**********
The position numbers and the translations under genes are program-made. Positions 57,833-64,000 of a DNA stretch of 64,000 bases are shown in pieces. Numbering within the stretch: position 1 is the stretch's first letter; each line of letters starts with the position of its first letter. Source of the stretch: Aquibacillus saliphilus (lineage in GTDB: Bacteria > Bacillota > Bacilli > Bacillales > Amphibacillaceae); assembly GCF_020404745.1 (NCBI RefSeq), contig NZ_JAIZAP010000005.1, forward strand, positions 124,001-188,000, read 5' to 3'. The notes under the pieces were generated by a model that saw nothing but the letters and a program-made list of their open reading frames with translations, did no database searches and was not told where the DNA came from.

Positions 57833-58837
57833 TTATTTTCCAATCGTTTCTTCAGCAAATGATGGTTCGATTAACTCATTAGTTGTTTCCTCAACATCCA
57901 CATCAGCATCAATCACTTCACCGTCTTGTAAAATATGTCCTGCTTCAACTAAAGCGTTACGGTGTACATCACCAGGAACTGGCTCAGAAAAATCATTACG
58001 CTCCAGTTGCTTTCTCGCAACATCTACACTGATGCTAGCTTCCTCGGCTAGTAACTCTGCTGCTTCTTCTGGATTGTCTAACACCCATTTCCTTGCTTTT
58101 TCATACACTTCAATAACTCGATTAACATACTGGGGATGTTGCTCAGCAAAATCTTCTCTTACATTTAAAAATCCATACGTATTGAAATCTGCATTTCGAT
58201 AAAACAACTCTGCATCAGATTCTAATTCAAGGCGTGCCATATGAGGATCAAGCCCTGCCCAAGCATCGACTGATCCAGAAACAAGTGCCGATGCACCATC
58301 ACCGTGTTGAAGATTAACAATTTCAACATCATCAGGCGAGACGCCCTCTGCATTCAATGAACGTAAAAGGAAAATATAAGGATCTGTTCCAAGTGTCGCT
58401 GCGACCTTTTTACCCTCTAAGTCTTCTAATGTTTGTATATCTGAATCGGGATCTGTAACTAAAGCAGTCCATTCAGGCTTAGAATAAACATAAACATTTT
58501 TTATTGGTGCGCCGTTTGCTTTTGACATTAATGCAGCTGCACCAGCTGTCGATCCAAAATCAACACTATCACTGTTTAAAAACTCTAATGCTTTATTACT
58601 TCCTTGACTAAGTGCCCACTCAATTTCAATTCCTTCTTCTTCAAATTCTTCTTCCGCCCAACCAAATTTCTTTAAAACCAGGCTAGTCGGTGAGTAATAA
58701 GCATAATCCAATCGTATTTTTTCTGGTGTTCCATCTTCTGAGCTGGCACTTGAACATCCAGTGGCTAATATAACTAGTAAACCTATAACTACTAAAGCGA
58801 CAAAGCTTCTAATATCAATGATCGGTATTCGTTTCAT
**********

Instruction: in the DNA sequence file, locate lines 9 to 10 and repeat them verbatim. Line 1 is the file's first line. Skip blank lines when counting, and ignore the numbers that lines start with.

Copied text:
58401 GCGACCTTTTTACCCTCTAAGTCTTCTAATGTTTGTATATCTGAATCGGGATCTGTAACTAAAGCAGTCCATTCAGGCTTAGAATAAACATAAACATTTT
58501 TTATTGGTGCGCCGTTTGCTTTTGACATTAATGCAGCTGCACCAGCTGTCGATCCAAAATCAACACTATCACTGTTTAAAAACTCTAATGCTTTATTACT